5. Estrogen alters the diurnal rhythm of alpha 1-adrenergic receptor densities in selected brain regions

    Energy Technology Data Exchange (ETDEWEB)

    Weiland, N.G.; Wise, P.M.

    1987-11-01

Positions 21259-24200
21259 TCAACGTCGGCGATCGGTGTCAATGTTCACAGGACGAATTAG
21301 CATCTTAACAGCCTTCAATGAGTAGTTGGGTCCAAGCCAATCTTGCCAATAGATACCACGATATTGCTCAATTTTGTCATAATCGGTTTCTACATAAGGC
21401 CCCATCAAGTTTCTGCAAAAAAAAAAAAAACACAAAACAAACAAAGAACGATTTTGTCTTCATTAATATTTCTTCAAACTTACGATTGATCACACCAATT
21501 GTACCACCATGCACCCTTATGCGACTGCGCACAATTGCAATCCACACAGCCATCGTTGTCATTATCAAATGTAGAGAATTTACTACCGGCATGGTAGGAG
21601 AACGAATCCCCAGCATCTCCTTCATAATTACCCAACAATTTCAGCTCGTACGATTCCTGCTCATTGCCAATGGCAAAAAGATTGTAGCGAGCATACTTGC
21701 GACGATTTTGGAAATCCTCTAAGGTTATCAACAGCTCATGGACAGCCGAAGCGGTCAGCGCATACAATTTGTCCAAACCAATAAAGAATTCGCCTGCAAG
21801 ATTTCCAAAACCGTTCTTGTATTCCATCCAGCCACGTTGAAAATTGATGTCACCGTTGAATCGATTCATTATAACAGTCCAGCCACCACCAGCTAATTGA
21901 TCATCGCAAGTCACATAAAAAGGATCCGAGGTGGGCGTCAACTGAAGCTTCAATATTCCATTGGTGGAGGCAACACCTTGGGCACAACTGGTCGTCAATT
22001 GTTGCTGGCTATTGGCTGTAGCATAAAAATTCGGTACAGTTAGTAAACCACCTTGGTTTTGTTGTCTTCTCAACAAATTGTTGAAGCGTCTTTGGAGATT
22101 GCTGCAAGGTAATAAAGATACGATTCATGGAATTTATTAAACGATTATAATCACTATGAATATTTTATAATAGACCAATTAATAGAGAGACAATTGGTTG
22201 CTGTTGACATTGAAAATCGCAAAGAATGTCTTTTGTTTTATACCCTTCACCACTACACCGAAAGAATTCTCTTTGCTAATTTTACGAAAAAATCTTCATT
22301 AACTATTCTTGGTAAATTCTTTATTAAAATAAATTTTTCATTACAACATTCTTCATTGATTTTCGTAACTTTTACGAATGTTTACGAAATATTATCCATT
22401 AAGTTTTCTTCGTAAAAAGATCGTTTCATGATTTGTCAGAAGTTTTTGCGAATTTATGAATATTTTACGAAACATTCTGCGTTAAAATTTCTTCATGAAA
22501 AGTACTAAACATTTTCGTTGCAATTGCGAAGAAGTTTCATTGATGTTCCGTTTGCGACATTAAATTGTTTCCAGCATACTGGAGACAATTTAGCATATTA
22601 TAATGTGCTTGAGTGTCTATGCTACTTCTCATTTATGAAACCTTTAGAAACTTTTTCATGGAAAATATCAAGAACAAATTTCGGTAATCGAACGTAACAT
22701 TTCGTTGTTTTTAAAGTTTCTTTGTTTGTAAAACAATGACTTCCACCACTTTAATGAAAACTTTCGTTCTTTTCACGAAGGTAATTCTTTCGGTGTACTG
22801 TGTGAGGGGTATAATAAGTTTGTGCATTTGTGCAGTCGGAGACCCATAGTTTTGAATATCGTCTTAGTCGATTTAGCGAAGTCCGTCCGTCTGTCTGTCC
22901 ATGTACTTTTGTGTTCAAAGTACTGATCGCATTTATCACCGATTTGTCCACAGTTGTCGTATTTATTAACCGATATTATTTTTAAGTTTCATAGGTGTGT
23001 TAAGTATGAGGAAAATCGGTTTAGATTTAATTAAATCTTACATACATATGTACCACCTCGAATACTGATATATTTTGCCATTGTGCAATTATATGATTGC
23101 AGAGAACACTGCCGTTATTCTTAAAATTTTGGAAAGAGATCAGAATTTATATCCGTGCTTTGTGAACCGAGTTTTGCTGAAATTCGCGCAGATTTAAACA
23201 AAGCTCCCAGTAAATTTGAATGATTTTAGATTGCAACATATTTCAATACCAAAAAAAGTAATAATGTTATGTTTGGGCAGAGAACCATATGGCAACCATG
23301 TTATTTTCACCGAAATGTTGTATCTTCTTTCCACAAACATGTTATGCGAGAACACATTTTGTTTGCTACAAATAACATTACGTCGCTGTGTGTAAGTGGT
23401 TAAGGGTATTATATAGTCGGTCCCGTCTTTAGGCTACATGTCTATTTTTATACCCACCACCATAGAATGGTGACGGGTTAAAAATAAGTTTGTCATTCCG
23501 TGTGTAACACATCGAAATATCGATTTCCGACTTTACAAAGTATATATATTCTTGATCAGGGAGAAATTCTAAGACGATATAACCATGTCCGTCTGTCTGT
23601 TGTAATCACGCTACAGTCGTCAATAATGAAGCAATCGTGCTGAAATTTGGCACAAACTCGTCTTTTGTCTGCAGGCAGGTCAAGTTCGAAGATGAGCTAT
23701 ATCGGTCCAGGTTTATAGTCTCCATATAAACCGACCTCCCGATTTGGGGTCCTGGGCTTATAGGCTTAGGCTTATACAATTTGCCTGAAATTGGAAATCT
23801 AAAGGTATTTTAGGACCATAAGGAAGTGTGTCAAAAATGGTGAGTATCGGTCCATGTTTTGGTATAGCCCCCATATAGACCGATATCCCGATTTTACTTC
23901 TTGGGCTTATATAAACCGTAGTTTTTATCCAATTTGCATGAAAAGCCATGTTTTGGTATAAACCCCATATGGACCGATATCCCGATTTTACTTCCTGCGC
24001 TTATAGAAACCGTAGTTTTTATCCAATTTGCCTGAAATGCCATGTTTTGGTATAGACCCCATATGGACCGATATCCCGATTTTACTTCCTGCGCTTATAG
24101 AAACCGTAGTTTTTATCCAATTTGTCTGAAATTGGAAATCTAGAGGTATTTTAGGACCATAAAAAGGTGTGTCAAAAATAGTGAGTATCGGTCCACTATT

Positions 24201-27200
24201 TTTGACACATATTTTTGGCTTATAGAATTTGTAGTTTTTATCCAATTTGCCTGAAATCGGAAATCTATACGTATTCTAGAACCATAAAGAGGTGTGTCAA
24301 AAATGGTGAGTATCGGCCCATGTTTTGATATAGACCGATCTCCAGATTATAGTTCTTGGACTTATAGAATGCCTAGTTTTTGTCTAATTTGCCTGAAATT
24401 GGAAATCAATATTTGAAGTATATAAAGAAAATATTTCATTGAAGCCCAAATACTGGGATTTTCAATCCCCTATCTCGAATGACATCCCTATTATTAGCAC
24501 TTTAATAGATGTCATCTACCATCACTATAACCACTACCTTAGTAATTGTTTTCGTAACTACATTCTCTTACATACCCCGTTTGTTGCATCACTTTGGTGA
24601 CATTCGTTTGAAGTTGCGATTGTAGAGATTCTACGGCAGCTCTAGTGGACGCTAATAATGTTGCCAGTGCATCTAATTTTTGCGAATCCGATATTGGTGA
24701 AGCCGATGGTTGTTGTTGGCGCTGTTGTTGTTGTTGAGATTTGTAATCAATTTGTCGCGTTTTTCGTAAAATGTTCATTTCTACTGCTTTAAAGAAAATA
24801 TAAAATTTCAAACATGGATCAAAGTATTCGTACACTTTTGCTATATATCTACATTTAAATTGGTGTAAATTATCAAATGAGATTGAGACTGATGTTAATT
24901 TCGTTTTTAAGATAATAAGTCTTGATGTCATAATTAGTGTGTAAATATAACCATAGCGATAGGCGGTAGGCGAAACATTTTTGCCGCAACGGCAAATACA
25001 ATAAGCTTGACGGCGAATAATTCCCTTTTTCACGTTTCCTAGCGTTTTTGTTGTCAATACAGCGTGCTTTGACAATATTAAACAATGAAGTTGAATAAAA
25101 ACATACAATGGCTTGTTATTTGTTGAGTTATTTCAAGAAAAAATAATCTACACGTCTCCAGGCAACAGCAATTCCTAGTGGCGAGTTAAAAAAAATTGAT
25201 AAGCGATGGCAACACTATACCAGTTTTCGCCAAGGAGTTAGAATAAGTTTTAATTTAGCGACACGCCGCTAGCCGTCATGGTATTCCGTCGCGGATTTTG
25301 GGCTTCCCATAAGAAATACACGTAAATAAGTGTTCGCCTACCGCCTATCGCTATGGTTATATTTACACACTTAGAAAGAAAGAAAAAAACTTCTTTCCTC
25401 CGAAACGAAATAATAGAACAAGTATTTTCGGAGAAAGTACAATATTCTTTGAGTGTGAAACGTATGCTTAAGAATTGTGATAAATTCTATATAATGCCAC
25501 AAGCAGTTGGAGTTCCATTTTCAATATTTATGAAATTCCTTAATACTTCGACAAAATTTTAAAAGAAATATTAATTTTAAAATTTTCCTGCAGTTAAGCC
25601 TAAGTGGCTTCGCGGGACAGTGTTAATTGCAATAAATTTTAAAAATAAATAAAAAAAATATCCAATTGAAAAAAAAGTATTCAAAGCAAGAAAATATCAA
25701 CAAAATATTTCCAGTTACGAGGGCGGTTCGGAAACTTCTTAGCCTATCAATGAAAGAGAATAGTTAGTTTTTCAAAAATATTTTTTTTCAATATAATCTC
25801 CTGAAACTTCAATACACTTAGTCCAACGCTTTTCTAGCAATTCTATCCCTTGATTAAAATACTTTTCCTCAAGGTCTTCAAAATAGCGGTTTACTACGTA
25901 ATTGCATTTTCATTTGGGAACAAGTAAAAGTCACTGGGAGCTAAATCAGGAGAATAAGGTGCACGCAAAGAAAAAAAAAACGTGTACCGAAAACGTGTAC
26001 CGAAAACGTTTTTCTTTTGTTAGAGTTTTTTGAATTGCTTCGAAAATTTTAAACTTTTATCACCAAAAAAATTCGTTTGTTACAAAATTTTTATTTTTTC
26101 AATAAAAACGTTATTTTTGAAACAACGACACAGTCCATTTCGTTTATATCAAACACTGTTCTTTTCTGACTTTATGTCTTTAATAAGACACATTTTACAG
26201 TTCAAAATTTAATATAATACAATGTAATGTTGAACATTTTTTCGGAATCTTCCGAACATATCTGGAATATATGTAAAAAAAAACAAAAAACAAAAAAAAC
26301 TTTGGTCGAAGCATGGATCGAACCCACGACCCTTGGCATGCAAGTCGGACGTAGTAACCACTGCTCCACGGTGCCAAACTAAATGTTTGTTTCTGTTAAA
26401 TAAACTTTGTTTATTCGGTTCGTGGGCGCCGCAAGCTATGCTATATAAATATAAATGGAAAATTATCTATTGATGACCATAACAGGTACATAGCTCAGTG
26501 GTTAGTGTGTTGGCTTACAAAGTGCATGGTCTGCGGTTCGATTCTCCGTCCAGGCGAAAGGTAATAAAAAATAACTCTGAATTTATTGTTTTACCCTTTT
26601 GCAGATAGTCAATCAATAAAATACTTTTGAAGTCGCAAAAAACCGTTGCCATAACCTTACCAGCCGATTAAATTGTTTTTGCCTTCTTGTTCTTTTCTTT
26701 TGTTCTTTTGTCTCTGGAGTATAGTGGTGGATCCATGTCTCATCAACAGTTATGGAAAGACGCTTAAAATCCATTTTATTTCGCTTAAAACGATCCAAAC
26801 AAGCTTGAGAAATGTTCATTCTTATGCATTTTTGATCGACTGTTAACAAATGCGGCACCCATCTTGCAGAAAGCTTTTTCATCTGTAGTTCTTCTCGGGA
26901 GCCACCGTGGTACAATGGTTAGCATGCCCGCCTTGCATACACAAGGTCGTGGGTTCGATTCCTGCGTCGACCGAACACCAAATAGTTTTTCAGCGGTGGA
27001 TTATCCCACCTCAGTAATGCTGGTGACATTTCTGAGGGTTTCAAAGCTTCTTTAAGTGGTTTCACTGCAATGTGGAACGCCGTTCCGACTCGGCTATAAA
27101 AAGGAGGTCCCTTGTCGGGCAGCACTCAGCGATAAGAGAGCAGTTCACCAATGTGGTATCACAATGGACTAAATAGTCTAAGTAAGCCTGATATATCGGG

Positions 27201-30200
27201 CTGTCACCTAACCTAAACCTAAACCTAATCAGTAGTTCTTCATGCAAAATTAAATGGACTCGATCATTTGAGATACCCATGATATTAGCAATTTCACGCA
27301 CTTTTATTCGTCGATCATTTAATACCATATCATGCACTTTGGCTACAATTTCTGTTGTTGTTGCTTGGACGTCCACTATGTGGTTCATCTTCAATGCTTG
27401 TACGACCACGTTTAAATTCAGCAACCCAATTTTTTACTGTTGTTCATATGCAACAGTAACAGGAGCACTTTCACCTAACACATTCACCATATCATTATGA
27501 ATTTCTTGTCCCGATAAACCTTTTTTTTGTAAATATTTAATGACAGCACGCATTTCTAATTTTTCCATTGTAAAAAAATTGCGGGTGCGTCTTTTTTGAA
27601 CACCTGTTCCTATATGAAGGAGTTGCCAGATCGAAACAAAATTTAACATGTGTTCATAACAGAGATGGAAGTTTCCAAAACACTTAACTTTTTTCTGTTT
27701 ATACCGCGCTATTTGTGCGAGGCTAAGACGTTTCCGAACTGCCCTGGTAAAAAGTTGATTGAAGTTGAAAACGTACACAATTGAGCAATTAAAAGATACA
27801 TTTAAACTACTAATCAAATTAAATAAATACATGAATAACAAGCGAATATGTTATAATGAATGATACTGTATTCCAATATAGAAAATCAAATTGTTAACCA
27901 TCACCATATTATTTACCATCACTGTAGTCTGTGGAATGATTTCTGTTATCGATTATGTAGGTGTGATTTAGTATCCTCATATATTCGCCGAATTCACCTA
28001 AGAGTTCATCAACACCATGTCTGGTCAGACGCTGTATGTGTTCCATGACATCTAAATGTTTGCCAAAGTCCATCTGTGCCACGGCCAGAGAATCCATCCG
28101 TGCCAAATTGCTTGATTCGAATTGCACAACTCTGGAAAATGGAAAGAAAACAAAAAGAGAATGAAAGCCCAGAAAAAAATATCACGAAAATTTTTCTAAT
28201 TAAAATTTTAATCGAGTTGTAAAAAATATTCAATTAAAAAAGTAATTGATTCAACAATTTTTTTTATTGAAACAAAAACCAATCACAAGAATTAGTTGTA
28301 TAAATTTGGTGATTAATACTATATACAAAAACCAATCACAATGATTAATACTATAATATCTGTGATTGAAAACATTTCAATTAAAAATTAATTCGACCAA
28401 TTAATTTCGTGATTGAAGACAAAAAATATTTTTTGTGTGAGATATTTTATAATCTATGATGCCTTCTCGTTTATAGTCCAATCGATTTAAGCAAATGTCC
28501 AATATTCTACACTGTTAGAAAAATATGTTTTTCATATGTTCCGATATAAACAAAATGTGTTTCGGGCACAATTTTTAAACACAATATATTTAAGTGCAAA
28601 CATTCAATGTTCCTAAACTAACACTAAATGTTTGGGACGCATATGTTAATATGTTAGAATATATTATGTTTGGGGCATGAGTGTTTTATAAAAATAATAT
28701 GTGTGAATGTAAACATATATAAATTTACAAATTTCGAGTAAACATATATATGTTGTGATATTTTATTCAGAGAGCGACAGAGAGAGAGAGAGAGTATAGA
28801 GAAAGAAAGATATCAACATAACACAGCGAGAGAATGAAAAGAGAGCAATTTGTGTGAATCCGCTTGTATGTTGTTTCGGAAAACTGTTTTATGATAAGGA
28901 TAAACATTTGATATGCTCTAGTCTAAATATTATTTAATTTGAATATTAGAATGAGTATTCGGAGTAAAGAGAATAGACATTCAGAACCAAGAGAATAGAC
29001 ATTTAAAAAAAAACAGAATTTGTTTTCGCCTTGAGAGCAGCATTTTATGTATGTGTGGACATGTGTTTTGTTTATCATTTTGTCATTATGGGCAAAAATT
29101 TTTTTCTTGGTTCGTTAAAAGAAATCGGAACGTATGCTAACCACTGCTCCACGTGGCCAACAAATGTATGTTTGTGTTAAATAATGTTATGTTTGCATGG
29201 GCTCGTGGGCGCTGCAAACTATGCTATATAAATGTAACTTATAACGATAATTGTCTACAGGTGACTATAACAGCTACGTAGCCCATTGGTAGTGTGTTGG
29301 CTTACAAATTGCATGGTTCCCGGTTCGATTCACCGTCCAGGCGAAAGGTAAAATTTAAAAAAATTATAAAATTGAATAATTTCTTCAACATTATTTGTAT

Norepinephrine regulates the proestrous and estradiol-induced LH surge by binding to alpha 1-adrenergic receptors. The density of alpha 1-receptors may be regulated by estradiol, photoperiod, and noradrenergic neuronal activity. We wished to determine whether alpha 1-receptors exhibit a diurnal rhythm in ovariectomized and/or estradiol-treated female rats, whether estradiol regulates alpha 1-receptors in those areas of brain involved with LH secretion and/or sexual behavior, and whether the concentrations of alpha-receptors vary inversely relative to previously reported norepinephrine turnover patterns. Young female rats, maintained on a 14:10 light-dark cycle were ovariectomized. One week later, half of them were outfitted sc with Silastic capsules containing estradiol. Groups of animals were decapitated 2 days later at 0300, 1000, 1300, 1500, 1800, and 2300 h. Brains were removed, frozen, and sectioned at 20 micron. Sections were incubated with (/sup 3/H)prazosin in Tris-HCl buffer, washed, dried, and exposed to LKB Ultrofilm. The densities of alpha 1-receptors were quantitated using a computerized image analysis system. In ovariectomized rats, the density of alpha 1-receptors exhibited a diurnal rhythm in the suprachiasmatic nucleus (SCN), medial preoptic nucleus (MPN), and pineal gland. In SCN and MPN, receptor concentrations were lowest during the middle of the day and rose to peak levels at 1800 h. In the pineal gland, the density of alpha 1-receptors was lowest at middark phase, rose to peak levels before lights on, and remained elevated during the day. Estradiol suppressed the density of alpha 1 binding sites in the SCN, MPN, median eminence, ventromedial nucleus, and the pineal gland but had no effect on the lateral septum. Estrogen treatment altered the rhythm of receptor densities in MPN, median eminence, and the pineal gland.